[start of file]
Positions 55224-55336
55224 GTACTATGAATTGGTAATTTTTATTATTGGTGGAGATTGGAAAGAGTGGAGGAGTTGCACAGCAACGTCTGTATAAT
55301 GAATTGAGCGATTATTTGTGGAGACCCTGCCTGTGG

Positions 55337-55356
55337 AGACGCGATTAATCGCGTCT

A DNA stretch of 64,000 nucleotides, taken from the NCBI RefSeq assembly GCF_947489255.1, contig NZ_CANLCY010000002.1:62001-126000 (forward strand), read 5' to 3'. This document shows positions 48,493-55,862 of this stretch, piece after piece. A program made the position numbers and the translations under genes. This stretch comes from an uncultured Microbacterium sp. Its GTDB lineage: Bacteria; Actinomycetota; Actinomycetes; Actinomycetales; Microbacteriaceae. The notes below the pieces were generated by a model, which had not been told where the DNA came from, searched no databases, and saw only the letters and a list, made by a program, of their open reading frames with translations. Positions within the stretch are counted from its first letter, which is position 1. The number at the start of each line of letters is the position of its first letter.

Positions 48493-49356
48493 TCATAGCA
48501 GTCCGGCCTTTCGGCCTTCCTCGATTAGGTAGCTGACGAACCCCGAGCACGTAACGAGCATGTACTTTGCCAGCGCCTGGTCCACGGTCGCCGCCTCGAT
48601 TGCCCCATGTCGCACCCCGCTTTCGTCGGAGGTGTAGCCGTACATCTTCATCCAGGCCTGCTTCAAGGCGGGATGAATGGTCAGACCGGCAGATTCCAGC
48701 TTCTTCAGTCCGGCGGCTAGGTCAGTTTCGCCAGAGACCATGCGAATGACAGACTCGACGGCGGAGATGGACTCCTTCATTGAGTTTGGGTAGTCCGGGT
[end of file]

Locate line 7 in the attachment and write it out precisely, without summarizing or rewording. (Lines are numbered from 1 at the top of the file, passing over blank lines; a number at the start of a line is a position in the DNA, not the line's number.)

Positions 48493-49356